It’s finally fall. We can start looking forward to crisp mornings and evenings that are cool enough to break out the Dutch oven, simmer something hot and hearty to pair with fresh bread and a pretty wine. I love to pair hearty reds with robust fall soups and stews.
There are lots of tasty and affordable bold red wines, with deep colors, intriguing fruit, spice and earthy aromas, and rich texture. They pair well with meats or game, and have long been the classic partners for long-cooked braises. While styles vary according to the region where the wine was produced and the style in which it was made, these grape varieties are likely to make a wine style that can hold up to a rich dish.
Cabernet sauvignon, merlot, syrah, zinfandel, petite sirah, merlot and malbec grapes all have the potential to make powerful wines, with the added plus that you can find lots of blends of these grapes. Full-bodied red wines generally have lots of chewy, mouth-drying tannins, and a dish such as stew with fatty proteins can moderate that effect, making a winning combination. For more pairs, consider these:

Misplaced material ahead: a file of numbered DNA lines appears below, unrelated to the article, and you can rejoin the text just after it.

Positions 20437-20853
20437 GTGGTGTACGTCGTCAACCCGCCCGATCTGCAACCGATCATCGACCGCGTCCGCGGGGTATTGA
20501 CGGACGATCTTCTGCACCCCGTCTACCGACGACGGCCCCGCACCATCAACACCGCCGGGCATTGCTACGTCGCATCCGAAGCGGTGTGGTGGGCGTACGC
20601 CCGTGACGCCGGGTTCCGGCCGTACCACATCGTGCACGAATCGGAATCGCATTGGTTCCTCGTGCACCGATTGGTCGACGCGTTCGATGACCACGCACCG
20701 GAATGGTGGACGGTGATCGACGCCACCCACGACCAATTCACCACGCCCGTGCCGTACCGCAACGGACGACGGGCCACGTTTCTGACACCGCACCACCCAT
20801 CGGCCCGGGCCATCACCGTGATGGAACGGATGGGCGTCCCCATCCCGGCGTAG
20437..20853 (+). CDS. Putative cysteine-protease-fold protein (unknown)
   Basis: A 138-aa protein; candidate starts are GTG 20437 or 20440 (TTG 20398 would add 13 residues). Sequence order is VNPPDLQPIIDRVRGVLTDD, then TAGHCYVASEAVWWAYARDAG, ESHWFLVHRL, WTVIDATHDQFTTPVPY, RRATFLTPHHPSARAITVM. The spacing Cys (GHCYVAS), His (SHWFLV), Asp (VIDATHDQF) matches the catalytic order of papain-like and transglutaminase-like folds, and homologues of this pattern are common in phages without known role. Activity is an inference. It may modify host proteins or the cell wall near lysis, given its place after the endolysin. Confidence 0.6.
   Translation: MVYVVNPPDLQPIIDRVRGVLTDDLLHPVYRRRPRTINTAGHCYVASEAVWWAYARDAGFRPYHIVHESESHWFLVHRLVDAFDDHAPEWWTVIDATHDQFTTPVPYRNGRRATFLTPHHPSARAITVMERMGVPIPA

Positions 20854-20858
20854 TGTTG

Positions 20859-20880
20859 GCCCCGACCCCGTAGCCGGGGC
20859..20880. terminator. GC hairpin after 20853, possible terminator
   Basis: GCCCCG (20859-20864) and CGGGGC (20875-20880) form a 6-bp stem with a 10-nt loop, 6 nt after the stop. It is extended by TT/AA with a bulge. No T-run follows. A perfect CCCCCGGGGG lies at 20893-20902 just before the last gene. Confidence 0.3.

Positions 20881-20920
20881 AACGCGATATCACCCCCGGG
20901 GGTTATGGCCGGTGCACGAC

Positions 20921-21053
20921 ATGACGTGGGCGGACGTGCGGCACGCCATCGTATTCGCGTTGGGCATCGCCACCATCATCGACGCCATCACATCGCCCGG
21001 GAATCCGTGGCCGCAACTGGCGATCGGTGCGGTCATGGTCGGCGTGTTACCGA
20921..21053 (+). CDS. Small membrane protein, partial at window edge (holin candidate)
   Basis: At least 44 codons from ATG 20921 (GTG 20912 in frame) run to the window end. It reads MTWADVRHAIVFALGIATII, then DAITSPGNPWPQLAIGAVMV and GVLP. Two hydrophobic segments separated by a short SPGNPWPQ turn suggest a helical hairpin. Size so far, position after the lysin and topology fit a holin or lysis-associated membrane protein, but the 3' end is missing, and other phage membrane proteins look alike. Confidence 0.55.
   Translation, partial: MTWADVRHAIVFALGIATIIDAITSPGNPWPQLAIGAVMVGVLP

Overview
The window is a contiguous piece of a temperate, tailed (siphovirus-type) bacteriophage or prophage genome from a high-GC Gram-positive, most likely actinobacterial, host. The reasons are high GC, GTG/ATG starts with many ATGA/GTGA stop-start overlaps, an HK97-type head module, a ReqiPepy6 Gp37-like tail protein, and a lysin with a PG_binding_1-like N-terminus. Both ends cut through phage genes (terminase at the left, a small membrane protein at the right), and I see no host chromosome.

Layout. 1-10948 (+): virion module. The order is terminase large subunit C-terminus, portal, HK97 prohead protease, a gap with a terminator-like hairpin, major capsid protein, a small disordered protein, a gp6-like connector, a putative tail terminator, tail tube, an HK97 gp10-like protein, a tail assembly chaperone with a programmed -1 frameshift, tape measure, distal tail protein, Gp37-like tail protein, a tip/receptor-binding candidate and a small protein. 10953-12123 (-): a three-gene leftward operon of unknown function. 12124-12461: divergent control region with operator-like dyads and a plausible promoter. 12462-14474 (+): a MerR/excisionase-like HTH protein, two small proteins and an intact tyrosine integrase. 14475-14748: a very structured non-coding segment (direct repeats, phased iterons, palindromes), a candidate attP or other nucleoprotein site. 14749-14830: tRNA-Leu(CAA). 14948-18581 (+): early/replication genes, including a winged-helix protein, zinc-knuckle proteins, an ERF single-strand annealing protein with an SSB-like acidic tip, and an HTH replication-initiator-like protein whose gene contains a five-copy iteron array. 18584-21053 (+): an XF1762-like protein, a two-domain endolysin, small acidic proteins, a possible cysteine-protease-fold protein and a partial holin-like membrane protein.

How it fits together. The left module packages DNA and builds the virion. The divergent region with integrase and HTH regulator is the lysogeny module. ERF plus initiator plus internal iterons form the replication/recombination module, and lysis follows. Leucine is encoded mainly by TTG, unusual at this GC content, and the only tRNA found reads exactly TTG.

Spicy Chili: If you are simmering a classic chili with a good bit of heat from peppers, look for something a little fruity. Try a pretty merlot, a fruity zinfandel or an Australian shiraz. For a white bean chili, you could go with white wine. If it’s a spicy white chili, try a wine with a little bit of sweetness, such as a German riesling. Slightly sweet wines tame the heat and let the flavors of the dish shine through.
Slow-cooked stew: Whether beef, lamb or pork, stew is a hallmark of fall and winter, and hearty red blends are a favorite. Try syrah or cabernet blends for a supportive partner to the rich warmth of the stew.
Big braised dishes: Something complex and rich, such as osso bucco or short ribs, calls for a powerful wine. Try a hearty malbec, cabernet sauvignon or syrah.
With so many wine styles available, it’s a great idea to stop by your local wine store, describe what you are cooking and take advantage of the staff’s knowledge. Buy plenty, because anyone who smells the scents of autumn in a pot will surely want to stay for dinner.
Catherine Rabb is co-owner of Fenwick’s and a senior instructor at Johnson & Wales University. Email: Catherine.firstname.lastname@example.org
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